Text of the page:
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Tabernacolo di Roccastrada

Roccastrada’s hamlets

Discovering the area’s unique hamlets

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Throughout its history, Roccastrada has always maintained a primary role as it was chosen to be the residence of the Santa Fiora Aldobrandeschi family.
The fortress was also significant thanks to its strategic position which allowed it to dominate the main road linking Siena and the Maremma coast. Today, the hamlet still preserves the original structure of its buildings, the majority of which were built using trachyte. The only portal that has preserved its original medieval characteristics is called ‘Porta del Madonnino’ even if ample restoration slightly impedes its legibility. It is situated on the south-eastern side of the hamlet, between Vicolo Basso and a small square called Piazzetta dell’Incrociata. This high opening is crowned by a Roman arch, while the rest of the wall is currently hidden by homes built up against it.

Upon entering the Portal in Piazzetta dell’Incrociata, you’ll find a building located on the right side of the square that’s characterized by two large, modern trachyte portals. On the edge of the building, along the road that leads to the Church of San Niccolò, you’ll find the remains of a medieval wall hidden behind partially crumbling plaster. Said structure has been significantly modified due to restoration operations which occurred throughout the centuries. A significant portion of the medieval wall—designed to protect the hamlet’s eastern side—is currently visible along the back side of several buildings located along the Via Nazionale. On the corner of Via IV Novembre and Vicolo della Salita, you’ll find inserts of the irregular wall, thanks to the construction of a new staircase leading into the building itself. Visitors will notice two elements in light brown trachyte, placed within large quartz inserts, which have been finely sculptured to represent geometric motifs.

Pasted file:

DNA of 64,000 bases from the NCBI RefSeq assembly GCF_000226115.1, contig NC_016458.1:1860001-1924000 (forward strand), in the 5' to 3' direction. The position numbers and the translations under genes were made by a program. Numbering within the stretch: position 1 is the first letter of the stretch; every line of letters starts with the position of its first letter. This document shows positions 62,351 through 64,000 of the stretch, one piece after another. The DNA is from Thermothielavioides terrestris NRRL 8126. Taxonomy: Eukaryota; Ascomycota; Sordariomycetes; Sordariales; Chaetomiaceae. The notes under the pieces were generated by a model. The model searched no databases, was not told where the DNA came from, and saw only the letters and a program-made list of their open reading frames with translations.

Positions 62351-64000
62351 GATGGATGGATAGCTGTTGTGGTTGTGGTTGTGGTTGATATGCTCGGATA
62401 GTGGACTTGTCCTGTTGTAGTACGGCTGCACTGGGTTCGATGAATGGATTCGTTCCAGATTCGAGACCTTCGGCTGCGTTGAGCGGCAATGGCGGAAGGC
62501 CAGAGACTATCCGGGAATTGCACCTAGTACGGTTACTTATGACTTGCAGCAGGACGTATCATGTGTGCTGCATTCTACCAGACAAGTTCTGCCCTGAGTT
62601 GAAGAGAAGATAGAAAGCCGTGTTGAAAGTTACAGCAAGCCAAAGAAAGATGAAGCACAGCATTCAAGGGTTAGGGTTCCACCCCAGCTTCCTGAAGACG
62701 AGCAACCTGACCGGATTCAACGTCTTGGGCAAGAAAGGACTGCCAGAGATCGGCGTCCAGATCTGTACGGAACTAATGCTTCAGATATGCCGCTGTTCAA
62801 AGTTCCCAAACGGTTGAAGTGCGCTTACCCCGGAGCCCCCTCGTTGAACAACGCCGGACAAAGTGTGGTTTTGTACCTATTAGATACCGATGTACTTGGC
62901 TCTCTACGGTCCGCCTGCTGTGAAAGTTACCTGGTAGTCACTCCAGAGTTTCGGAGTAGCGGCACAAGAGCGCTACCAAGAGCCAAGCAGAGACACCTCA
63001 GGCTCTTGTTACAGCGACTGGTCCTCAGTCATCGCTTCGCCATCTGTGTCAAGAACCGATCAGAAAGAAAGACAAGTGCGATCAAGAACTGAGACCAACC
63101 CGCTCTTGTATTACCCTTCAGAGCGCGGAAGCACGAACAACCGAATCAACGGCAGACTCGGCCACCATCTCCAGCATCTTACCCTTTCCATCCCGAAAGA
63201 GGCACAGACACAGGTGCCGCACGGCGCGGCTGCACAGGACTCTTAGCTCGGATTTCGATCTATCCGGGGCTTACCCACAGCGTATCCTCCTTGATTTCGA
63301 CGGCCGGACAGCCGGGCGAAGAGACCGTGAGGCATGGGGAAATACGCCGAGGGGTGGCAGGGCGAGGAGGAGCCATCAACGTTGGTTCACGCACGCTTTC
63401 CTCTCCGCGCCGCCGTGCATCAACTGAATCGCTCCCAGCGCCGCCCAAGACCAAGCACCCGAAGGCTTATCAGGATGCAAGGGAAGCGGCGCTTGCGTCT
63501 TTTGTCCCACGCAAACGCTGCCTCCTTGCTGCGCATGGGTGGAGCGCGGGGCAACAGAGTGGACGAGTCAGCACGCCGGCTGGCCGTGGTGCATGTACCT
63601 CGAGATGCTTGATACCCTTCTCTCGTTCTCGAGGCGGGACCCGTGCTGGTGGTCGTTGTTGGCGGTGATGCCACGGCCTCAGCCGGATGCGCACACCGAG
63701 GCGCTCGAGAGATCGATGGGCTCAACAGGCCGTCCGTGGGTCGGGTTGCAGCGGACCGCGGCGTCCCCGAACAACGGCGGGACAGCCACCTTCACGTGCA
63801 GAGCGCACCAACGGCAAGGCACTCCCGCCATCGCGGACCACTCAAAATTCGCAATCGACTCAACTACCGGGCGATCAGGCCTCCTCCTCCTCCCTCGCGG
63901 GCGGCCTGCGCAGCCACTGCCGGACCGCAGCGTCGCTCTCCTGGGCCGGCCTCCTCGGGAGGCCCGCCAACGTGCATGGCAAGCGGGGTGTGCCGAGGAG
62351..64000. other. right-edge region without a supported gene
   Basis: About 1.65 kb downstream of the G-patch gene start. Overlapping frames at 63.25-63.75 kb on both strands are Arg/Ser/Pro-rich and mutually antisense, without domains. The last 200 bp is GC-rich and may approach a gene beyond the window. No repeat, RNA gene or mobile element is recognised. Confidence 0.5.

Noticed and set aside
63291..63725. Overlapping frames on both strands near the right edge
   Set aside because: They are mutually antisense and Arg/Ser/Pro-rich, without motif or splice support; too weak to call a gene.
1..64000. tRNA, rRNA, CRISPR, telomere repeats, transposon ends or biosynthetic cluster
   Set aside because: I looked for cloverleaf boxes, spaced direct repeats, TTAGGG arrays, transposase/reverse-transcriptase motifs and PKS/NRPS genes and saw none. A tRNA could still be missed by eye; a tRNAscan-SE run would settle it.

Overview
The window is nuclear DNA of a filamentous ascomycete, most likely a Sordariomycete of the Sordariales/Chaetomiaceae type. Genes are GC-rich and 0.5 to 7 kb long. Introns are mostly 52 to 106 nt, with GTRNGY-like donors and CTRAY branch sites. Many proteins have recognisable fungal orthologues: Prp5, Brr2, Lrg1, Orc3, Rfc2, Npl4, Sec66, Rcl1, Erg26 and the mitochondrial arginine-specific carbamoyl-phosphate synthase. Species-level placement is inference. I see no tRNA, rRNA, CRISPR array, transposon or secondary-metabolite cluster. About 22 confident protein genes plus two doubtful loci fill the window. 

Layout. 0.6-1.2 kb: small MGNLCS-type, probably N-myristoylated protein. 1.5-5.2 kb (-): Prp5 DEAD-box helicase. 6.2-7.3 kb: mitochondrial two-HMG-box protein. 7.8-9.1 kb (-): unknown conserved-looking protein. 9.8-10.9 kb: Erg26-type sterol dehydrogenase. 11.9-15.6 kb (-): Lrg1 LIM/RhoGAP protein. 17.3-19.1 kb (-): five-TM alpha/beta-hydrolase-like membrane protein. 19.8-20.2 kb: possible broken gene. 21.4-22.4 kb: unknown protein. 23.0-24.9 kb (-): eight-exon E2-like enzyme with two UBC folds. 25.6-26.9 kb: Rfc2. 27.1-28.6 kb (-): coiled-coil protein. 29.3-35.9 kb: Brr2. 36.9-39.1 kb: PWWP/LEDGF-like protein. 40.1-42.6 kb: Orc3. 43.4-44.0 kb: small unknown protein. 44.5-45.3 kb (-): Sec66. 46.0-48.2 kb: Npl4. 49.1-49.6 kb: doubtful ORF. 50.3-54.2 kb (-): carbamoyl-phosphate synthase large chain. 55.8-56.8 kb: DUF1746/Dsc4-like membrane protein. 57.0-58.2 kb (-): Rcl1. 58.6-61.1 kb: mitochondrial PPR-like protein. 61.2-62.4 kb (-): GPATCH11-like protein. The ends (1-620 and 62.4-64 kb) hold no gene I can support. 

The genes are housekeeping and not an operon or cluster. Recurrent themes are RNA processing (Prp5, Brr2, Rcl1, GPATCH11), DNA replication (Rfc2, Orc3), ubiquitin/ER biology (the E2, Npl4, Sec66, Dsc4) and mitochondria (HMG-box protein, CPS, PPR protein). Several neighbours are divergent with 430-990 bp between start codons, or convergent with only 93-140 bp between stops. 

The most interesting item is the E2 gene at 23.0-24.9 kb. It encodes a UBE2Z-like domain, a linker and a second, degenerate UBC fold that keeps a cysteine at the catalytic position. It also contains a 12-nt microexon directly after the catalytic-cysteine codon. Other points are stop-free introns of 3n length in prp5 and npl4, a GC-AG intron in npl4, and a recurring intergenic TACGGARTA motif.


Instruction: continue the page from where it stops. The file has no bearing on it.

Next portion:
The technical characteristics of this trachyte recall the productive cycle of stone and the treatment of stone surfaces that was typical in the XII century.
Explore the area
Picture this: wide expanses to get lost in, wheat and sunflower fields, a rail that cuts through countryside behind a pine forest on the Tyrrhenian Sea. A haven for both mountain and sea lovers. Fishermen’s villages. ...
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